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How To Catch a Horse in a Field

Learn safe horse-catching tips and how to train your horse to be caught easily when being brought in from the pasture.
A woman holding a halter and lead rope walks out into a paddock to catch a bay horse
Getty Images

Some horses are easy to catch from the field—they see you coming, maybe wait for you to call their name or produce a carrot, then amble toward you. Others make you trek out to wherever they’re holding court but come willingly once you’ve arrived. Another population seems to think a game of “catch me if you can” is a grand way to welcome you to the barn each day.

Regardless of your horse’s personality type, there are a few basic—and important—tips to remember when you head out to the field to catch your horse:

  • Retrieving horses from pastures—especially if your horse isn’t turned out alone—can be dangerous. We can easily find ourselves in the wrong place at the wrong time and get injured if horses kick, bite, or rear at each other; bolt; spook; rush at the gate; get loose outside the field; or any other number of scenarios. At (very) least, until you know how your horse will react to coming in from the pasture, wear a helmet to protect yourself when you venture into a field of horses.
  • Never wrap a lead rope around your hand or drape it over your arm or shoulder. Always hold it in your hand, folded in a way you can release the rope without it constricting around body parts should your horse take off.
  • Always secure the gate behind you when you enter a pasture to reduce the likelihood of horses getting loose.
  • Do not approach your horse from behind. Always approach the front half of his body, ideally on the left side. Be sure he sees you, and engage him with a scratch on the neck or shoulder before putting the halter on.
  • Stand parallel to your horse, just in front of his shoulder. Hold one side of the halter in each hand, and position it under your horse’s muzzle with the crownpiece—the part that goes over his ears—in front of his head, not behind it.
  • Guide your horse’s nose through the halter’s noseband and chin strap, and gently slide the crownpiece over his ears. If your crownpiece only attaches on one side of the halter, softly pass it behind his ears and over his neck to secure it.
  • Fasten the halter on your horse either via a clip under his jaw or a buckle on the crownpiece. Finally, give your horse a treat and a pat and head toward the gate!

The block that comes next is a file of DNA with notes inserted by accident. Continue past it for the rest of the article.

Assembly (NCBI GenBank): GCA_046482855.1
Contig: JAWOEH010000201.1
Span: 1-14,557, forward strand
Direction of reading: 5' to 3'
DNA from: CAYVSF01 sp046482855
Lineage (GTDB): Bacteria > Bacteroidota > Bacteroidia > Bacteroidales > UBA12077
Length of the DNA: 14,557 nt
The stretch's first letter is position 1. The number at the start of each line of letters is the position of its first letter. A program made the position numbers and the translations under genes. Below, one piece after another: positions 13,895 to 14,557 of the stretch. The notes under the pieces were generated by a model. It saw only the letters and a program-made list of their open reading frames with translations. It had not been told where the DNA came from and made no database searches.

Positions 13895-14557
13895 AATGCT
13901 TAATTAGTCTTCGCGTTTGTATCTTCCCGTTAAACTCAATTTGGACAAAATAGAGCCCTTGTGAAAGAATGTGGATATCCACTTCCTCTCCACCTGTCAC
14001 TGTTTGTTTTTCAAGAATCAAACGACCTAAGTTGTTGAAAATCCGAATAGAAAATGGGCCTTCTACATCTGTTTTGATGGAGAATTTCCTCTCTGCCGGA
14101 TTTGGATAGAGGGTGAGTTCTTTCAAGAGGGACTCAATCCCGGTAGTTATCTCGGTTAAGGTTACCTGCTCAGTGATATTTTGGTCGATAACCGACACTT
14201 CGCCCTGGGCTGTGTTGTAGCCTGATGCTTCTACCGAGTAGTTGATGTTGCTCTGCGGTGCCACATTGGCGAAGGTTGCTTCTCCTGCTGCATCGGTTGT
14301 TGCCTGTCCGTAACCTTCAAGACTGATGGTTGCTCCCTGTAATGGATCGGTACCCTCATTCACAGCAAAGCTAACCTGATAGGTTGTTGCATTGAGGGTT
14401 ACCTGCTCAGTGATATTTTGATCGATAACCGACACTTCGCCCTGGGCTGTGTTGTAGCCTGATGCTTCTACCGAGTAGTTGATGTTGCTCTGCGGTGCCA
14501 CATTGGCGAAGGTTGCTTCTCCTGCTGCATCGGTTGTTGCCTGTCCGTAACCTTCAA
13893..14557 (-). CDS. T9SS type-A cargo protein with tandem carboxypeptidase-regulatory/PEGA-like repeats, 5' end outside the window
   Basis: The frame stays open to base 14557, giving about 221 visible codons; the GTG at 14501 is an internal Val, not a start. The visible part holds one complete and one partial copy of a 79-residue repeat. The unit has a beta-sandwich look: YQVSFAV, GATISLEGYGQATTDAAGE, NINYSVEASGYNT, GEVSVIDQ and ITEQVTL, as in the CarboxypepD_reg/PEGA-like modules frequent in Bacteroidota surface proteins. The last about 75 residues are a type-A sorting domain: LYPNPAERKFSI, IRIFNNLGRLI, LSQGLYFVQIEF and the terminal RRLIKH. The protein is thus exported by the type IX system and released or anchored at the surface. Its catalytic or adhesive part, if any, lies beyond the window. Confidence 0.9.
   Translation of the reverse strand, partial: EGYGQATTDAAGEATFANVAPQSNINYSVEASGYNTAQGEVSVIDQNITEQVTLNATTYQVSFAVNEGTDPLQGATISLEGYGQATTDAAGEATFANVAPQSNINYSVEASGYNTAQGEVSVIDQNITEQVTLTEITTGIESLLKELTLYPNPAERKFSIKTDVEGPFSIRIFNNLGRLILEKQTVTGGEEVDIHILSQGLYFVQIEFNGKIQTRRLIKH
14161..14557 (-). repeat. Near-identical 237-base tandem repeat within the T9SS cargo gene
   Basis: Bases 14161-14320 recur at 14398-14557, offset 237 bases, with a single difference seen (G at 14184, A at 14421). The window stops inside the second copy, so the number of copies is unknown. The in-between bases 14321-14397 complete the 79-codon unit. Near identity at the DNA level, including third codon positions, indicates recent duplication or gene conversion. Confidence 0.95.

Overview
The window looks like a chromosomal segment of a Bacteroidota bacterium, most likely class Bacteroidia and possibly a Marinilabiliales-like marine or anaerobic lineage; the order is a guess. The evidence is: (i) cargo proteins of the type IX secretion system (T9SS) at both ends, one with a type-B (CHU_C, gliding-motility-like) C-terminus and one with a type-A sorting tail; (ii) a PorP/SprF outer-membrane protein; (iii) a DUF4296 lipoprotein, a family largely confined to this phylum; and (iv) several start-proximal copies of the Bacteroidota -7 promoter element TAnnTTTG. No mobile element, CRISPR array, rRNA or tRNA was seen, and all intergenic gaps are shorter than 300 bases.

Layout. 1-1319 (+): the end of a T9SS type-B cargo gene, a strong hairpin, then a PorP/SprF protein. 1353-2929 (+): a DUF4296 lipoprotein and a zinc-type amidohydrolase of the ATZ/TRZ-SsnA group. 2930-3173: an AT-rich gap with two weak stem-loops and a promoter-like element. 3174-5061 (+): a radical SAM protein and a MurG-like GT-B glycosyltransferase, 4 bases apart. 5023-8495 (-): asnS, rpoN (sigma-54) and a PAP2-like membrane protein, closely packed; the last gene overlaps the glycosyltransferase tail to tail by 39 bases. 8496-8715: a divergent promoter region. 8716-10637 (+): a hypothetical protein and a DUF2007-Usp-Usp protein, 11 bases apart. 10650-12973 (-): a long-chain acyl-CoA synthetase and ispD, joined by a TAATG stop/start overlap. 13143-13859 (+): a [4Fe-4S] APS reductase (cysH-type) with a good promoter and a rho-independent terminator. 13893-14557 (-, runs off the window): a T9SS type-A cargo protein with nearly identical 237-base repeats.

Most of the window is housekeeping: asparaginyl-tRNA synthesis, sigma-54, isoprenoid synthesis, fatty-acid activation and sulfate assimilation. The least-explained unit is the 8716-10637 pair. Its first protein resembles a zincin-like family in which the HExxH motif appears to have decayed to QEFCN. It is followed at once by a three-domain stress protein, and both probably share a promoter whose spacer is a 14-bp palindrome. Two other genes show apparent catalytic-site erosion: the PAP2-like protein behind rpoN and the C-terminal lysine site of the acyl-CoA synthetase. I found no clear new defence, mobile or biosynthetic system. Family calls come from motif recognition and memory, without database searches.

• When you remove your horse from the field, open the gate wide enough for your horse to fit through without bumping against it, and walk through first while your horse waits. Then hold the gate open for him to pass through, bringing his head around toward you in the process (not so rapidly that his hind quarter swings and bangs into the fence or gate, however). Then, when her haunches are clear from the gate, close and latch the gate.
  • If you’re dealing with other horses crowding the gate, ask a barn friend for help. He or she can help usher the other horses away while you exit with your mount. Eventually, and with practice, you can learn how to do both at the same time. But be sure you can safely bring your horse through a gate and in from a pasture before taking on additional responsibility at the same time.

Watch: How To Turn Out and Catch a Horse Safely

Hard-to-Catch Horses

a woman holds a lead rope attached to a horse
Always hold the lead rope folded in a way you can release the rope without it constricting around body parts should your horse take off. | Getty Images

Hard-to-catch horses are frustrating and time-consuming to deal with. But the good news is many can become easier to collect from their fields with time, effort, and patience.

One option is to make yourself as unthreatening to the horse as possible. Walk slowly, remain calm, and don’t rush the process. Typically, your horse will watch as you advance. As soon as he shows the slightest intention of turning to walk away, stop and wait. As you wait, your horse might relax and allow you to move closer. Repeat the process until you can halter your horse or place a lead rope safely around his neck and reward him for remaining still with a few treats.

Many horses figure out that if they let you secure them, they get a treat. That’s plenty of enforcement for many equids!

Training Your Horse to Be Caught

If your horse continues to run away, you might need to take a longer and more intensive approach. This one from renowned equine behaviorist Dr. Sue McDonnell essentially teaches horses that all good things—food and water—come from people.